The night before we left, we camped at Salt Springs, one of the few sites that Bartram visited twice. Sam Carr and Dean Campbell, our Bartram liaisons, explained what we would see on our journey and the hazards. The wind had been blowing from the northeast for several days, and the wind and waves would make our journey north across Lake George rougher than expected. I was paddling a 17’ NDK Pilgrim Explorer but many others had shorter boats, less suited for rough water.  By that evening, we decided that only a few of us would make the journey across Lake George and that most would paddle down and back Salt Springs run, known by Bartram as Six Mile Run, and meet us at the following night’s camp.

The zip-zip of tents coming down awoke me at 5:30 am, way too early for any hope of coffee. By 8:30, the group had eaten and was eager to head down the Salt Run. As we neared Lake George, the spring’s clarity gave way to the darker river water of the St. John’s River, the lake being just a wide spot in the river. The wind picked up somewhat as we left the sheltered spring run and neared Rocky Point, another Bartram site. The Bartram Trail in Putnam County committee, led by Sam and Dean, had created Bartram maps and posted Bartram QR coded signs that we would see along the way. Rocky Point would be our last chance to turn back. None of us wanted to turn back though.Rocky point

At Rocky Point, we crossed Lake George to the west—or lee—side of Drayton Island. Bartram had camped on the east side of the island. Drayton Island has houses on it and a twice weekly ferry serves the island’s residents. The wind was strong, and the paddling difficult, although all of us who crossed had seaworthy boats. Bartram traveled with a boat that he described as essentially a canoe with a sail, and I wondered how such a boat would handle in these conditions. Bartram wrote about storms developing while he was on open water, and our summer squalls can be fearsome. I lamented the loss of our lunch stop on Drayton Island, especially later after hearing that Dean’s sister had baked cookies for the group.  We continued north, seeing few people or boats, until we reached our destination, newly-built fish camp Renegades on the River. After the day’s isolation, I was not Santa expecting on a jet ski, but the fire pit and the tiki hut were more than welcome.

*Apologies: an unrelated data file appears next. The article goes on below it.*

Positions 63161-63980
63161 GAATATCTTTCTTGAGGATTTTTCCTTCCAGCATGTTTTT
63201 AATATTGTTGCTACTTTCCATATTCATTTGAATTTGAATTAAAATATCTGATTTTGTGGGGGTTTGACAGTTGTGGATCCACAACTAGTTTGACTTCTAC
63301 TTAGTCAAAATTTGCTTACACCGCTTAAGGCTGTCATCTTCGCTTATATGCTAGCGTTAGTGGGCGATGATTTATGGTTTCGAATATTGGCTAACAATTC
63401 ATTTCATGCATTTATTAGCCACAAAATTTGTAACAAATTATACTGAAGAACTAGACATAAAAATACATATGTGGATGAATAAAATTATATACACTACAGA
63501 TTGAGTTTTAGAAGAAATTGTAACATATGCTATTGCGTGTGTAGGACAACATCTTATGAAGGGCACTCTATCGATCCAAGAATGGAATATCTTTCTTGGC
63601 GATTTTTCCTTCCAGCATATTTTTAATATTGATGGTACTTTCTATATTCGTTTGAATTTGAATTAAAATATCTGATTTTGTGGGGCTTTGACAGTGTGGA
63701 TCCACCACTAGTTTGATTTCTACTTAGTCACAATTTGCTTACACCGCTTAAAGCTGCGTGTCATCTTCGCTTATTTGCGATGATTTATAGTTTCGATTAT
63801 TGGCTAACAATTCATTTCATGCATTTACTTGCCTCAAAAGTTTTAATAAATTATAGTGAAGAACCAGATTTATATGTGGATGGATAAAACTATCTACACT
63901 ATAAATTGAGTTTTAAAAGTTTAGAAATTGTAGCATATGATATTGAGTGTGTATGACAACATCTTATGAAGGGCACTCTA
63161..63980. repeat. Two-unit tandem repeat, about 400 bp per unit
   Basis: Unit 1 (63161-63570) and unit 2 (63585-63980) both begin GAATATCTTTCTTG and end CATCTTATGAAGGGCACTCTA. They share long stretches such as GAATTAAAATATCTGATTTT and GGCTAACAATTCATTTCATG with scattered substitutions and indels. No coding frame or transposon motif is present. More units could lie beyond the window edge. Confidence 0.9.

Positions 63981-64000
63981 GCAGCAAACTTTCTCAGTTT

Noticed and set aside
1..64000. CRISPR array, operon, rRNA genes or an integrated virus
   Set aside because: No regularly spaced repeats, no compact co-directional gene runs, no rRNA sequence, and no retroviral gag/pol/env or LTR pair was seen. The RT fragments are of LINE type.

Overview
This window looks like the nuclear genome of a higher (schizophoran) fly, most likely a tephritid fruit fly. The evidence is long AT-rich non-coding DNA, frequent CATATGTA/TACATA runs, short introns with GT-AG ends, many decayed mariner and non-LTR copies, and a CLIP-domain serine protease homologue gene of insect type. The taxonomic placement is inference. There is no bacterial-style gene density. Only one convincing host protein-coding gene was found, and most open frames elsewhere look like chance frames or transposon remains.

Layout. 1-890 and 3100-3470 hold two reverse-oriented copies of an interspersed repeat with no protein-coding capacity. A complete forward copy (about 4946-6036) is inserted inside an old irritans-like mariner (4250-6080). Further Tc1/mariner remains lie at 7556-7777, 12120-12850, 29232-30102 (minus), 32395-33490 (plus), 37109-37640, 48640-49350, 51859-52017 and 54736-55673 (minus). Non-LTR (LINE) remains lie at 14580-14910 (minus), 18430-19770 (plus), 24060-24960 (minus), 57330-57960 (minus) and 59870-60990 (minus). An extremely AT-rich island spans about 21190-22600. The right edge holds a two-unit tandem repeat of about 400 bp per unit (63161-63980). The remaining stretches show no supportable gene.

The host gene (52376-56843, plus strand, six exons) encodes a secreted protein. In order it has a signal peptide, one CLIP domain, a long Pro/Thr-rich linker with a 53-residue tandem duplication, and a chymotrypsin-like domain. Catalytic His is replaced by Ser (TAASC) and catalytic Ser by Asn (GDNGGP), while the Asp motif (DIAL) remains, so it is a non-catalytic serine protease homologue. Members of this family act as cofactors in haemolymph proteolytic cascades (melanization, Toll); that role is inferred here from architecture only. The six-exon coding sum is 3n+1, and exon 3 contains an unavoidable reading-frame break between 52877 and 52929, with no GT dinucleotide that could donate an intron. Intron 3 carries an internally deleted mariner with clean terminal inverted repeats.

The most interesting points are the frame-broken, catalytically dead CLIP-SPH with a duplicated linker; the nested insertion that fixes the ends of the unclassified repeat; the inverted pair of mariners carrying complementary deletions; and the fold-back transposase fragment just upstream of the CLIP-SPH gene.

Screenshot 2015-12-15 17.08.35

 

On Sunday morning, only a short paddle from Renegades, we visited Mt. Royal, where Sam read an excerpt from Travels. We climbed on top of the mound and Sam described Bartram’s lament that the area had been degraded by settlement in the 15 years between his visits. William Bartram was a Quaker from Philadelphia and, unlike many of his peers, was concerned about the destruction of the environment and of native cultures. Perhaps this explains why William Bartram and his Travels draws so many followers.

We continued north on the St. Johns River, hugging the eastern shore hoping to find the springs detailed on our maps. For most of our journey, the western shore appeared remote and wild, and the eastern shore was dotted with houses, fish camps, and towns. In Bartram’s time, the St. Johns River divided the British side from the “Indian” shore, and the British encouraged settlement in their territory. Paddling north, we saw Welaka Springs, Johnson Springs, and Satsuma Springs, all on the eastern side.

Satsuma Springs lies on private property, and the owner kindly allowed us to visit this spring. From our conversations, it is clear that she is a true caretaker, or steward, of this spring, as Naked Ed protects for Lily Spring, and they are models for the rest of us. Satsuma is a sulphur spring, and I quickly took the opportunity to soak my tired muscles. The spring seemed warm in comparison to the air temperature, and getting out was much harder than getting in.

The sun came out, and the wind died down for our last two days of paddling. We made our way along Murphy’s and Dunns Creeks, past several Bartram sites including Spaulding Lower Store and the Seven Sisters Islands. Several paddlers remarked on the size of our creeks, that they would be called rivers anywhere else. Still, the twists and turns of the creeks were a pleasant distraction from the wider and straighter St. Johns River. Both days we stopped for lunch at the Georgia Boys Fish Camp which has existed for over 60 years. Visiting places like this fish camp remind me that Old Florida holds so much rich history—you just need to get off the main roads.

We ended in Palatka, under a cloudless sky, nothing like our first two days of paddling. We were treated to a fish fry at the St. Johns River Center, which features exhibits about local history and environment, a fitting end for our journey. These past four days of immersion into Bartram’s travels on the St. Johns River have whetted my appetite for more. I’ll be back.